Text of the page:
The Infamy of Self-Publishing

Lately I’ve been reading some book reviewer’s message boards, in the name of research you know, and I’ve noticed quite a negative view of self-published books abounding therein. Now, I have been as aware as anyone that self-publication isn’t exactly seen through rose-colored literary glasses by many in the industry, but I have been under the assumption that it’s at least slowly gaining recognition as reputable.

Apparently my assumption was incorrect. Big surprise, I know. Assumptions usually don’t end up being true.

But the oddest thing for me lies in one particular reason for this ill-repute. Of course there is the issue many self-published books have with lack of editing. I myself have discussed this in earlier posts, and can’t begin to stress enough how important editing is, so I can’t argue with that. But apparently there is another reason that literary bigwigs don’t like self-publication: words like “strange”, “unconventional” and “super-far-fetched” are being thrown around as if they should be read with a negative connotation.

Uh… huh?

Are not the arts traditionally unconventional? Is not history filled with great writers who have broken molds and destroyed stereotypes? How is it, then, that strangeness is considered a bad thing?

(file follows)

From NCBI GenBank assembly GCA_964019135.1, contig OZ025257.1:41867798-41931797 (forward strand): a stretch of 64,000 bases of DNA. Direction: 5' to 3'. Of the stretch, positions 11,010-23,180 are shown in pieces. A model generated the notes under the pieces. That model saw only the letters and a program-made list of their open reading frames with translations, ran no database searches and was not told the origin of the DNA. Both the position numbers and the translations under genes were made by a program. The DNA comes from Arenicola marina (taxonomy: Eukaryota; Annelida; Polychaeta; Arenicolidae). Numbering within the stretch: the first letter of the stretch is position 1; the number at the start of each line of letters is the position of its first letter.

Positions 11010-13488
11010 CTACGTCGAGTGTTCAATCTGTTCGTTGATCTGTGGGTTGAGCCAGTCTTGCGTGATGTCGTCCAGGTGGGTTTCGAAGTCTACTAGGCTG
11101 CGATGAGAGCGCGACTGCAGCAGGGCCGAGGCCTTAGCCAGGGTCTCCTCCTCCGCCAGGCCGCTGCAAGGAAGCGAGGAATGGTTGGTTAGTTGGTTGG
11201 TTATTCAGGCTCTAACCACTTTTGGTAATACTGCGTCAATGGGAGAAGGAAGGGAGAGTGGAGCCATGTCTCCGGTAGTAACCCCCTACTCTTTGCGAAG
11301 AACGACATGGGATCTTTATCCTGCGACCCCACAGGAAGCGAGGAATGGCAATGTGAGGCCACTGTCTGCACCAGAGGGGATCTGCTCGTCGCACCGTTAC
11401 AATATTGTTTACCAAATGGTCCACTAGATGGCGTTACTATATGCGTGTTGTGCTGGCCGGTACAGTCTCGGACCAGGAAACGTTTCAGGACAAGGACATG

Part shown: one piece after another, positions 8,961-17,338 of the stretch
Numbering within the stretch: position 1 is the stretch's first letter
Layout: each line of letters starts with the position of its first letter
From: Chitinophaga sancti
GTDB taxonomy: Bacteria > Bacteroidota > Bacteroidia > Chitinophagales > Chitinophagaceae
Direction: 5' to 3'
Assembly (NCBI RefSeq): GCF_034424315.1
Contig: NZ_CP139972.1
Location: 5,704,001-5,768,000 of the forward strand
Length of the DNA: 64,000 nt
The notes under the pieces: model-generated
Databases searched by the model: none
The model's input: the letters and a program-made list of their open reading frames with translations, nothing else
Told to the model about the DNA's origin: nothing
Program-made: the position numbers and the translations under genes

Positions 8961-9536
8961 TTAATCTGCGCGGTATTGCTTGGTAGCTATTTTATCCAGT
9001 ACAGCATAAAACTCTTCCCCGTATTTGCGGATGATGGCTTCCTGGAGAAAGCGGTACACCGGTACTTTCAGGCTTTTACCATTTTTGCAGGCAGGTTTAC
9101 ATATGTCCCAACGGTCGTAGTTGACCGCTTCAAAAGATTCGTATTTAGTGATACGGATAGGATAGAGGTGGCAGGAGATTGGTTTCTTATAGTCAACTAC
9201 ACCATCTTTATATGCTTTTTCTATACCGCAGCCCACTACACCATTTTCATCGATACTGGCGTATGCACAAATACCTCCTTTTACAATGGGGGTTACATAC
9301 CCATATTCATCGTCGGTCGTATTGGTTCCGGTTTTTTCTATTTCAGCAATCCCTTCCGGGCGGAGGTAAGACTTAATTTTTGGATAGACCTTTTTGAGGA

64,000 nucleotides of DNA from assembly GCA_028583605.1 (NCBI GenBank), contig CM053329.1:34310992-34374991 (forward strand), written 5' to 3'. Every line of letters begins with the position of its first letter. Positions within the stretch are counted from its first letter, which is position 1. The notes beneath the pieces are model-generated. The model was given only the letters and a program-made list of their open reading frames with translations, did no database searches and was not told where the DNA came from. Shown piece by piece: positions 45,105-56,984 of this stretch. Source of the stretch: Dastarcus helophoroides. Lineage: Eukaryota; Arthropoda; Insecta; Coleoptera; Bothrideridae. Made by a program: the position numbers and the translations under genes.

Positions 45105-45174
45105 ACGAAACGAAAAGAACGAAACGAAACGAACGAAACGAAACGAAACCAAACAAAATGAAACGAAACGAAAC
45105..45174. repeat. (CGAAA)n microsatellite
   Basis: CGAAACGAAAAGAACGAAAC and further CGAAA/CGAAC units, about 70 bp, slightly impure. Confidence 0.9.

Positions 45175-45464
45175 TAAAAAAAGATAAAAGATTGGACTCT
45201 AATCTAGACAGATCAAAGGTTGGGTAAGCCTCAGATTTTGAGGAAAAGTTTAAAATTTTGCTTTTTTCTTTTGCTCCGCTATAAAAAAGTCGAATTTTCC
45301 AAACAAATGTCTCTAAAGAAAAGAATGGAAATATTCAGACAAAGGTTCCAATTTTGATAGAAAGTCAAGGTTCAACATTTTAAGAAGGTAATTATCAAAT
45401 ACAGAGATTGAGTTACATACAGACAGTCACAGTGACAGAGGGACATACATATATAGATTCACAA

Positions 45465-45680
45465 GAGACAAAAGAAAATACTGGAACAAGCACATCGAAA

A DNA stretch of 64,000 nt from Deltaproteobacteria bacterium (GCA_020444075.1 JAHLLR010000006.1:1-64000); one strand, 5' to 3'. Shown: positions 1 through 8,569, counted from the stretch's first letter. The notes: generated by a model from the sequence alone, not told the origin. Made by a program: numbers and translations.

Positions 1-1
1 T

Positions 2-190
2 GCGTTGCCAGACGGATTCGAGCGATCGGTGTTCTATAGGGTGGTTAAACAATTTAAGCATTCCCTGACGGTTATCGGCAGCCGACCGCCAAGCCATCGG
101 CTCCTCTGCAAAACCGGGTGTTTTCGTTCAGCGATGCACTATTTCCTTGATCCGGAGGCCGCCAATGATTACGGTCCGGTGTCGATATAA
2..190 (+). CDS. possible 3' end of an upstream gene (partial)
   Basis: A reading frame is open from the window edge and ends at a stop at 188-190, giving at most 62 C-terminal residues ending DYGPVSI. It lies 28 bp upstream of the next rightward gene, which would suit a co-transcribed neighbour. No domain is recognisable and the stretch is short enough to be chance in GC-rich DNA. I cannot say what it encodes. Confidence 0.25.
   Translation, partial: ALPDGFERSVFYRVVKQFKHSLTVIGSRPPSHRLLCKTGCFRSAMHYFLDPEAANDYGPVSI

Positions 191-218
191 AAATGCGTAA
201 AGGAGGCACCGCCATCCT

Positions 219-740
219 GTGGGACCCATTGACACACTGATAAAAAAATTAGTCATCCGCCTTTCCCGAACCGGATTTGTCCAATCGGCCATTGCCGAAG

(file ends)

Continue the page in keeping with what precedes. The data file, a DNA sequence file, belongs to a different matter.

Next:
Oh. Yes. Profit. There’s that.

Don’t get me wrong. I understand the need to make a profit. After all, we all want to be successful and income is a part of that. My beef isn’t with the wish to make money. Rather, my beef is with the idea that a unique story doesn’t make a profit in this society in the first place. Why not? Can we as a people only handle formulaic storylines and stereotypical characters?

I say no. Maybe in the past, sure. But not now.

So why should a well-edited, professional self-published novel be shunned simply because it is unique? This is a major concern for me, not just because I myself write “off the grid”, but also because I encourage and embrace our differences, and as far as I’m concerned reading new and creative points of view can only be edifying to humanity as a whole.

So please, critics, editors and publishers, don’t write off a self-published book simply because it was too “different” for traditional publication. Who knows, you might find the next international bestseller among those stories in which the writers believed enough to not give up… even when everyone else did.

Talk Ta Me!

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